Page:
Artisans, shopping and more tango
Buenos Aires Travel Blog› entry 2 of 4 › view all entries
Christmas was well spent relaxing and observing locals. The travellers at the hostel were preparing a feast for Christmas Eve. One young man from Italy seemed to be in charge of steaming pots of tomatoes, capsicum, garlic and onion whilst others chopped and peeled under his direction. Traditionally in Australia we have our celebratory dinner sometime on Christmas Day so we were saving our feast for then. Locals do not start eating during the evening until 9pm but we suddenly noticed that all of the usual bars and restaurants were closing early so the staff could to go home and celebrate with their families. We found some food, then found the square at San Telmo where a few bars and coffee shops were open.
I noticed a young man at the table next to us who had checked in at the hostel earlier that night and introuced ourselves. He was from Peru and an artisan of jewelery using South American semi-precious stones and silver wire. Yevon had not been home to Peru in 6 years and told us he was 21years old. We stayed until midnight when the sporadic fireworks became plentiful! Yevon told us in sign language that he would like to come sightseeing with us tomorrow. Or at least I thought he did. Turned out that he wanted to show me his crafts with a view to selling me some!
Christmas Day was a delight with very few cars and even fewer buses on the streets. Families strolled and we went back to the square at San Telmo where the Sunday Markets are famous. Yes, on Christmas Day they were full on. Artisans of jewelery, leather goods, mate pots, bombillas (the drinking stick for the mate) of all kinds were displayed. Antiques, antique silver and paintings and of course Tango. In several areas a couple would have their amplified music and in full night club tango clothes and shoes, showcase their dance. The sun beat down steadily and several stops at cafes were needed to rehydrate. At one we ordered a marinated egg plant entre, a large pizza and a bottle of wine then saw Yevon wandering. We invited him to share and bought him a beer as he had told me that he didn't like wine the night before.
Monday was Boxing Day but it is not a public holiday it seems. We took the underground 80 centimes ( about 40 cents Aus and the ticket can be used all day) to Recoleta. We walked along the 'widest street in the world' and headed into a shopping area. Not being a practiced shopper I found it mind blowing. There appeared to be huge malls with domed celings painted with frescos. Designer named shops lined the Malls, exclusive small malls and pedestrian streets. Leather shops with spruickers pleading with you to come in and see their factories at the back. Cashmere and alpaca. We looked at the prices and they were amazingly cheap! We found the cemetery at Recoleta also and wandered around the crypts. By following some people striding purposefully we came across Eva Peron´s crypt. Many people were squeezing down the narrow passageway to stand beside the resting place of this much loved woman.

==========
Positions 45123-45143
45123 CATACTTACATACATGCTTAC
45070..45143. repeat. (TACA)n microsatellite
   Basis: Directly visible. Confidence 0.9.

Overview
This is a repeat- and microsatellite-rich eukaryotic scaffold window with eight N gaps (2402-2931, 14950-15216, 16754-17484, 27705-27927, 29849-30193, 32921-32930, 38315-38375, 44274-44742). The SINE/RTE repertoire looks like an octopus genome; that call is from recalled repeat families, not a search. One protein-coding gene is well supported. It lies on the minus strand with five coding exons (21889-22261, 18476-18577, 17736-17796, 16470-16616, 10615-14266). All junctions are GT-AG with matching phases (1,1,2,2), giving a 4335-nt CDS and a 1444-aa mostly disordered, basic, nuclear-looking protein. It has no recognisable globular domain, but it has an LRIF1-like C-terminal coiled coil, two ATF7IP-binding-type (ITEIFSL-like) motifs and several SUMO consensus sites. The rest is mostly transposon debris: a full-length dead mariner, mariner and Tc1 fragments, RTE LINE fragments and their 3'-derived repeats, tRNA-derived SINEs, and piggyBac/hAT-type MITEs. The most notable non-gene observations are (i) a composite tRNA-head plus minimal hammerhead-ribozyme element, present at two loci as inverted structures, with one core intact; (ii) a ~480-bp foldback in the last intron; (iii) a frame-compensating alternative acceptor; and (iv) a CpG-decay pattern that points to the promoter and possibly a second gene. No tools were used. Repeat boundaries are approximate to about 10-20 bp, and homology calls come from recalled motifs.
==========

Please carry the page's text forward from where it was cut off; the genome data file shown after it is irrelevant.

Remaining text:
I took my stopped watch into a camera and watch store and asked for the battery to be tested. In Spanish! The guy told me it needed a new one and it was 8 pesos, in Spanish and I understood him! I have no second language other than a smattering of schoolgirl french. My phrase book is my best street companion next to my husband and I am determined to learn some Spanish conversation before we finish this trip. Yevon and I have long conversations with him speaking in Spanish and me in English and we mostly understand although it takes patience. Tonight we are catching a bus to Iguazu Falls. It is a 16 hour trip but the coaches are modern and I think the seats recline quite a long way. We are leaving our bags at the hostel and just taking small backpacks .
Well, that plan changed a little! I failed to check our tickets carefully and had it in my head that we left at 10.10pm last night for Iguazu Falls. No, it was 20.10 hours which should have been 8.10 pm. We had been at this huge bus interchange since 6pm but didn't look for our bus until long after it had left. Fortunately the bus company's office was still open at 10 pm and they took pity on me and re-booked us on tonight's bus without extra charge. Because New Year lands in the middle of our tour, there are fewer return buses so we will have two nights in Puerto Iguazu now and return on New Year's day arriving back in BA in the early morning of the 2nd January! Lucky we had our room at San Telmo hostel paid for until 2nd January so we had a bed at least when we arrived back around 11.30pm.
Just to punish us a little perhaps, something made us itchy through the night though we couldn't find bites in the morning!